Low-speed, neighborhood electric vehicles are an interesting case. No one thinks of them as "real cars" – although the Wheego Whip, above, tries to be the Cadillac of NEVs – but they certainly serve a purpose and can meet the transportation needs of some people, some of the time. But, should they be free?
Keith Andrews, president of Fairplay Cars, sent in some background information about a controversy brewing in Oklahoma that, at least for now, makes some NEVs effectively free. The state offers a huge tax credit towards purchasing an NEV, but the Oklahoma Tax Commission is campaigning to "black list a significant number of street legal electric cars from the states healthy tax credits now in place," Andrews wrote. The trouble revolves around the difference between a LSV and a golf cart. According to Andrews, the low-speed vehicle makers in favor of the plan pointed out in court that Oklahoma has already defined what is and is not a low-speed vehicle – based on NHTSA rules – and therefore "should adhere to its own standard and confirm approval of all LSV's that qualify on the Federal level." The Oklahoma Tax Commission has promised to appeal to the state Supreme Court, saying the decision could cost the state over $40 million. Read more from Andrews after the jump.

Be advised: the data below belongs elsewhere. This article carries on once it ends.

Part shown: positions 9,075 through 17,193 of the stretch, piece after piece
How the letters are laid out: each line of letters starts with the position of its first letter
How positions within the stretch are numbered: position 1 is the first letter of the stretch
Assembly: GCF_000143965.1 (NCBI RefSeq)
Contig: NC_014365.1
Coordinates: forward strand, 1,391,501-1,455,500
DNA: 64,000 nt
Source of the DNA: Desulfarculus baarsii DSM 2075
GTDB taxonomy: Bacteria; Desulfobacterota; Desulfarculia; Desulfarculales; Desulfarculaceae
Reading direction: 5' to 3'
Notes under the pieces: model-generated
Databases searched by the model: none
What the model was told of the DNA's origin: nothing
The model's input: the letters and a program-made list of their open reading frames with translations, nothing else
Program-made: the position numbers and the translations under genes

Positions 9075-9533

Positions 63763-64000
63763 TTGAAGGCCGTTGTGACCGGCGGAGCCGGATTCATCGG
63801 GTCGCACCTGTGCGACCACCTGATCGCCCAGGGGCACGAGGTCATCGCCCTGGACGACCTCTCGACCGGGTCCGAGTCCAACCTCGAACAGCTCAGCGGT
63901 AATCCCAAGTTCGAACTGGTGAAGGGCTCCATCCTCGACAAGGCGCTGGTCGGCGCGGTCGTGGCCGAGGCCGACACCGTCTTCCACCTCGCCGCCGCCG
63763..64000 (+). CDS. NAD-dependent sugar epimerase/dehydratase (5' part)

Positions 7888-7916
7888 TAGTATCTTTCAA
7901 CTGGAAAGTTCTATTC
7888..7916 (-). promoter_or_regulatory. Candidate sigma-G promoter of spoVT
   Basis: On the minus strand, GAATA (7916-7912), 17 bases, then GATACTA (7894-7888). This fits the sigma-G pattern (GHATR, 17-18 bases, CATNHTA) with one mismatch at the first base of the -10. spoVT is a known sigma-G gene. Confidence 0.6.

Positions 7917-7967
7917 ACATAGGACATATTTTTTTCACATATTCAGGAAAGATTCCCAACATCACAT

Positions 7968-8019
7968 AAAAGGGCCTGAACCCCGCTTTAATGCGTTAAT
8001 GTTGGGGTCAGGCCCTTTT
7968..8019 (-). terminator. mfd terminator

[Source: News 9, WSJ, Keith Andrews]
The emergency order by the Oklahoma State Tax Commission in mid-September was said to add clarity to the definition of what a low speed vehicle is. The reference to "golf car like" is at best a subjective opinion and not a legal description. This issue was not raised during the past few years of similar cars being sold and tax credits issued. The motivation for the OSTC may have been the results of a perfect storm. When the state tax credit is combined with the Federal tax incentive - the cars are free. This has driven demand through the roof and means a lot of lost tax revenue for the state of Oklahoma.
In a few days our company, along with other manufacturers from around the country and distributors from Oklahoma will be in a court room in Enid, Oklahoma.
We will raise the following points:
- The low speed vehicle (LSV) has been defined by the National Highway Traffic Safety Administration 49CFR 571.500
- The state of Oklahoma agreed to use this as the criteria to define this (see current web site below)
- Manufacturers of the low speed vehicles must comply to those standards and based on this already qualify
- Some of the vehicles on the "approved list" published by the Oklahoma State Tax Commission are "golf car like" therefore not consistent with the ruling imposed on the other manufacturers who have been denied.
- In order to offer some rational objectivity to the situation, the state of Oklahoma should adhere to its own standard and confirm approval of all LSV's that qualify on the Federal level.
The confusion and delays caused by the emergency orders have hurt the EVE LSV manufactured by Fairplay Electric Cars and resulted in lost sales opportunities to those "approved" LSV's. The sunset on the Federal tax incentive is the end of 2009. We have only a limited window of time to win back our potential customers and supply our loyal dealers the products they need to fill demand (statement send in mid-October).